Since moving to Lindbergh, St. Joe has continued to grow. Twice, in 1985 and 2004, it added to the original structure, enhancing what was a modern, state-of-the-art complex when it was built to accommodate increased enrollment and expanded curricular and co-curricular programming. In 1993, St. Joe was named a Blue Ribbon School of Excellence by the U.S. Department of Education, and in 2005, by Sports Illustrated magazine as having the Best High School Athletic Program in the State of Missouri.
Over the years, many graduates have returned to work at their alma mater. That includes Principal Jen Feise Sudekum ’93, who taught in the fine arts department for many years before joining the administration. “As a graduate of the Academy, I am proud of this moment in our history as we carry on the mission of the Sisters of St. Joseph of Carondelet educating in faith, knowledge, and respect for self and others. It is here as a student that I deepened my prayer life, received an excellent academic foundation, and participated in the much loved traditions of the school that still exist today,” said Sudekum.
In honor of the 175th anniversary, the Academy is telling its full story for the first time in a book - St. Joseph’s Academy: 175 Years of Tradition, Excellence and Faith - penned by another graduate and longtime member of the school’s English faculty, Jeanne Wilson ’75. The 200-plus page coffee table style book of text and some 600 images not only traces the school’s rich history, but also puts it in the context of the history of St. Louis and of the country.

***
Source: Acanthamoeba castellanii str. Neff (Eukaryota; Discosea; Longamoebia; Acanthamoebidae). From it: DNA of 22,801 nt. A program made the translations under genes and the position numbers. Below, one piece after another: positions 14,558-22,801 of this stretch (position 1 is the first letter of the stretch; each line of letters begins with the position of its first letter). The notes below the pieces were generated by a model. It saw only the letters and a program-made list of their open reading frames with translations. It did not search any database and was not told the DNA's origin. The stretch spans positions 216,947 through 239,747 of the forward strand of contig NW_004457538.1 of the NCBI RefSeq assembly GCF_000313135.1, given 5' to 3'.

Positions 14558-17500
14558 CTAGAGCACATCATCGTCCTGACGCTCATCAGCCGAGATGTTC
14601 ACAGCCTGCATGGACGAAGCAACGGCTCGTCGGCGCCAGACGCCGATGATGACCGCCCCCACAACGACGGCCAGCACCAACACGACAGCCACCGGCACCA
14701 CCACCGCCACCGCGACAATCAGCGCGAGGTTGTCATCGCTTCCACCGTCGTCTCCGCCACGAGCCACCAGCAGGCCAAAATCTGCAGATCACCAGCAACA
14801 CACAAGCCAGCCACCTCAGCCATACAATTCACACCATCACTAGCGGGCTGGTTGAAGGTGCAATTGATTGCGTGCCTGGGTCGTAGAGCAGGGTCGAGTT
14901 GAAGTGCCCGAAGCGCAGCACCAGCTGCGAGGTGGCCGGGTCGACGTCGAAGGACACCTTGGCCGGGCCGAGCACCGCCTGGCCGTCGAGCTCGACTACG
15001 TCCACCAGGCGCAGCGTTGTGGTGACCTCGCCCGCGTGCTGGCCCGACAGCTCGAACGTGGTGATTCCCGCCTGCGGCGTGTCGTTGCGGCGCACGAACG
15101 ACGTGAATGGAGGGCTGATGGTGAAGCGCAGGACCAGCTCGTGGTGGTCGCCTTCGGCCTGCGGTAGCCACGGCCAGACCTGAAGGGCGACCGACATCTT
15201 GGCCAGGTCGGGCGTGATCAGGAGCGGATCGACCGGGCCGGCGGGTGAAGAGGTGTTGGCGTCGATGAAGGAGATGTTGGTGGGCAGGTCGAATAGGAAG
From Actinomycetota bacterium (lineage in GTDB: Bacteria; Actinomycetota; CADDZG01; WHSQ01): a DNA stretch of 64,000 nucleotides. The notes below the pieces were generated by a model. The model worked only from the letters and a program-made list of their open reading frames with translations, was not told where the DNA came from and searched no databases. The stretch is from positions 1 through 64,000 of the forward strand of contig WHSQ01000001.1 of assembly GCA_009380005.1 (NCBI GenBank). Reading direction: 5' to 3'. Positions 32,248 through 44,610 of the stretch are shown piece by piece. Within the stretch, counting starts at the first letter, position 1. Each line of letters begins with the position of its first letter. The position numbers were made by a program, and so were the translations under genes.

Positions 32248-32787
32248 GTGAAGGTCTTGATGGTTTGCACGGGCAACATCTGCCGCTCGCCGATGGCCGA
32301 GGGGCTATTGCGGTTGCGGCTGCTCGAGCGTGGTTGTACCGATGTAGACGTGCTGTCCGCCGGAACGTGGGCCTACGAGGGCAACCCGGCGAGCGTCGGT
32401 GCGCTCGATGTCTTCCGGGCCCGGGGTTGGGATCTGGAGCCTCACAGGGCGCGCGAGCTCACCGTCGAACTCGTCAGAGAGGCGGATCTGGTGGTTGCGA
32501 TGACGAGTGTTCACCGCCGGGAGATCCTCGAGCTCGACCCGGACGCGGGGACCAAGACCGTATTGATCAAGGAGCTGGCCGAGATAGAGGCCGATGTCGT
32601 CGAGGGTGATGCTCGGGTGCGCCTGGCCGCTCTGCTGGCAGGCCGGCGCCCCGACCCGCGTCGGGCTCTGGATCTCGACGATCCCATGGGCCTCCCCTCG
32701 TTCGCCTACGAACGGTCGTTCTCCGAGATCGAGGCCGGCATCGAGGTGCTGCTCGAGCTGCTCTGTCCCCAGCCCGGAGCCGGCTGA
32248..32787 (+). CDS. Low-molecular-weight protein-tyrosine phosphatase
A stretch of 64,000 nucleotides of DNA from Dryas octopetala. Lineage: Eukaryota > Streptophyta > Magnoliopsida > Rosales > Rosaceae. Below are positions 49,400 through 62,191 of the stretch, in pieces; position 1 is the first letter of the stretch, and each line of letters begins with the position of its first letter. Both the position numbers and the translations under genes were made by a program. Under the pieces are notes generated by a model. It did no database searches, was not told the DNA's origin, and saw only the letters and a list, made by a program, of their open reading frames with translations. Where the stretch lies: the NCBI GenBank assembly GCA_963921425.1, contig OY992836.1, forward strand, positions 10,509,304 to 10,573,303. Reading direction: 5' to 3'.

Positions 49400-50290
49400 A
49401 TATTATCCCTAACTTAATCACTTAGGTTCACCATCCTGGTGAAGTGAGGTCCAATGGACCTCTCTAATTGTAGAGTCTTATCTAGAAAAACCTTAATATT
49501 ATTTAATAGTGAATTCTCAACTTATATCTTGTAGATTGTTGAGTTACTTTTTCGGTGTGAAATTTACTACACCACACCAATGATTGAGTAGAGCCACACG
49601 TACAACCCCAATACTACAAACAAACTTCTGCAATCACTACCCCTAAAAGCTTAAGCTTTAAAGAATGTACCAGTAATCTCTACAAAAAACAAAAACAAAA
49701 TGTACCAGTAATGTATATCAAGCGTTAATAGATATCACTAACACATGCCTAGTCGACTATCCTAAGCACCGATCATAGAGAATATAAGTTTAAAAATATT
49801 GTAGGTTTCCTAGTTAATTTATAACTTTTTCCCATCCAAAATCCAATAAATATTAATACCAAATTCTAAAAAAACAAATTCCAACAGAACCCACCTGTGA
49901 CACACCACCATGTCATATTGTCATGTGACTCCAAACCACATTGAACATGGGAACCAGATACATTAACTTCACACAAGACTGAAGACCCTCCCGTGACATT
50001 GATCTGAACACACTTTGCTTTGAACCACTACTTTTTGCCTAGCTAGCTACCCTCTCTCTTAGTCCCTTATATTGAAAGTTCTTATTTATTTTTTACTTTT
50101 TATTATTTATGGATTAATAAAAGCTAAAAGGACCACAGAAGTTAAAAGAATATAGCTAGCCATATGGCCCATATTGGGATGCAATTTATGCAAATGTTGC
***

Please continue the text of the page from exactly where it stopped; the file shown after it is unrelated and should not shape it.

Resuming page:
The book will debut as part of Angel Fest on October 17 with a signing and presentation by the author. Other events include something for everyone, from a kid zone to live music, a preview of the fall musical, The Sound of Music, to crafting and a photo booth for teens. Later in the day, Reunion Weekend will bring together and honor classes ending in “0” and “5”, beginning with the Class of 1955, the last to graduate from the Fontbonne campus.
The celebration continues with the February 27 annual auction “An Evening with the Angels” and its special theme of 175th Anniversary Gala. On April 23, the Alumnae Mass and Brunch, with a theme of St. Joe Salutes, will honor outstanding alumnae for their service and dedication to St. Joe. Other events are still in the planning stages, including an alumnae bus trip in the spring that will include a tour of each of the three campuses.
St. Joseph’s Academy is a college preparatory school in Frontenac, Missouri sponsored by the Sisters of St. Joseph of Carondelet with student enrollment of 520 and 80 faculty and staff. Founded in 1840, the mission of the Academy is to provide quality Catholic education for young women in an environment that challenges them to grow in faith, knowledge, and respect for self and others. Our community expects these young women to make a profound impact in the world. St. Joseph’s Academy is committed to developing young women to be “Values-Driven Leaders” and upholds the school’s motto, “Not I, But We.”